selves. EVANS & UTGHES,
Ebensburg, Ojt.20, 1S5G ly.
NEW ARRIVAL! GKEAP GOODS!!
George ril'Cann ia t!ie Field.
THE undersigued would respectfully inform tho
good citizens of Ebensburg and the surround
ing vicinity, that he Las just received from tho
East one of the most choice stock of goods ever
brought to this place. The stock is varied, and
selected with an eye to the immediate wants of
the public. His btock consists of the following :
A general assortment o' A'ew Styles of Fall
an'i Winttr Goons, comprising a variety tf La
dit' Drat Goods, amomj tchieh trill be found
Meroinoes, Fr. &: Eng.
Silks of all color & styles
French & wool Plaids,
Shirts of all kinds
A splendid lot of Ladies C vj-:s and Talmas,
with a lot of Shawls, consisting of the following,
styles, jBroche, Turkera, Stela, long anl square
Ray-State, and gents travelling Shawls.
Together with an innumerable assortment of ar
cles not mentioned, n&nally kept in a country
Etore. These goods will be sold at fair prices.
Call and examine, even if you do not wish to pur
chase. MIIiLISURT GOODS.
OXNEOTED with the store ss a larger
y stock of MIL IS El III' G U OLS. Every gy
article in tins Iniewu have oij hand, and
will be constantly in receipt of the latent sttiea
of BOXXETS. tor old ami young. lilDISOS'S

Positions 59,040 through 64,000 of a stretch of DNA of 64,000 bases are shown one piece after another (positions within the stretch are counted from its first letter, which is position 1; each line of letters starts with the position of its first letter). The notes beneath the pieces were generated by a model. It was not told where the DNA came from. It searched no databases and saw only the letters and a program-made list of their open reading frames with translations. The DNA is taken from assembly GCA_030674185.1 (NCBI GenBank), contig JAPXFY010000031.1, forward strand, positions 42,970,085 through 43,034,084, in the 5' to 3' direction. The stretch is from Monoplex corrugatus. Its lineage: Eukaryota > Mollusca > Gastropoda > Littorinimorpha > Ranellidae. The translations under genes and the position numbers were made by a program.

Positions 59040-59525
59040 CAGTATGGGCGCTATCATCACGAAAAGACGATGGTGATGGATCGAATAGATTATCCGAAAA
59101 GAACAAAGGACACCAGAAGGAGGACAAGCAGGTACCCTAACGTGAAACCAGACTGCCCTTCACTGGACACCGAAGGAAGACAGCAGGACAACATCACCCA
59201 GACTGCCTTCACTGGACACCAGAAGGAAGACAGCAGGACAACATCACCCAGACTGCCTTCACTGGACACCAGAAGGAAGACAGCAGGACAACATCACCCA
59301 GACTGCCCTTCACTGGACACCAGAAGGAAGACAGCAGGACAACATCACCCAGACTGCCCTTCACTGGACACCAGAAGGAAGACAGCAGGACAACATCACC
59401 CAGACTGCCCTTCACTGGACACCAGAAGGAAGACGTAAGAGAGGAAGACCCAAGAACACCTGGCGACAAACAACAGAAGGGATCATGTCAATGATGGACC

of every pattern and color, LACES, ED GIXG,
A beautiful assortment of J0 UfiXLXQ Goods
now on hand, and at prices to suit the times.
Ladies are respectfully invited to call and ex
amine this stock which is far ahead of any goods
?f a fcimiiar kind brought to this place.
Ebensburg, O-L 20, J806.
JOSEPH G. HOLSVIES,
6ALLS the attention of the inhab- SVL
itauts of Johnstown and sur- CviJv
rounding country, to his large and 1 gr
beautiful assortment cf Stij,- -
mil mis. mm. sc.. a
which he is determined to sell oil cheap for CASH
Knowing that he can and will sell cheaper than
wishing bargains would do well to call upon hinj
and examine bis
8T0GK AND PRICES
before purchasing elsewhere. The nias of his
stock consists of the
NEWEST STYLES AXD OF THE
Also, thos'1' wishing to purchase wholesale can
buy as cheap Lcre.as in the East and cheaper fbu
in the West, lie challenges Johnstown for ttyle
and quality of goods.
He invites all to call and see fr themselves, aa
the word humbug never did belong 4o his name or
Johnstown, Oct. 22, 1856.
llsta.ic of Jiicliael -'eii&i tecl.
THE undersigned auditor, appointed by the Or
phans' Court of Cambria county, to ascertain
what amount, if any, of the debts of Michael Bei
wn, deceased, are to be paid out of the proceeds
of the real estate of said deceased. s4d by John
Iirawlcy, trustee, by order of said Court, pursu
ant to prfeedings in partition, and to invpstjgpte
and determine the vaiidity of the claims, as also
to ascertain the liens, if any there are, against the
heirs i f said Michael P.enson, which bind their re
spective interests in i-aid rca psttte, hereby nrtw
lies, all persons interested that he will attend to
the duties of said appointment at his effice, in
the borough of E(K.'nsbi;rg. tax
TlR'RSnW, THE 20TI1 HAT OK NoVKvFF.R. Xl'XT,
at one o'clock. P. M. JOHN S. RHKY.
Elensburg. Oct. loth, 'ip. Auditor,
lPEJJ rLetter, note and foolscap fsjf
paper, Steel Pens, Ink, Quills.
a laner, b
Envelops, Books, Ac, at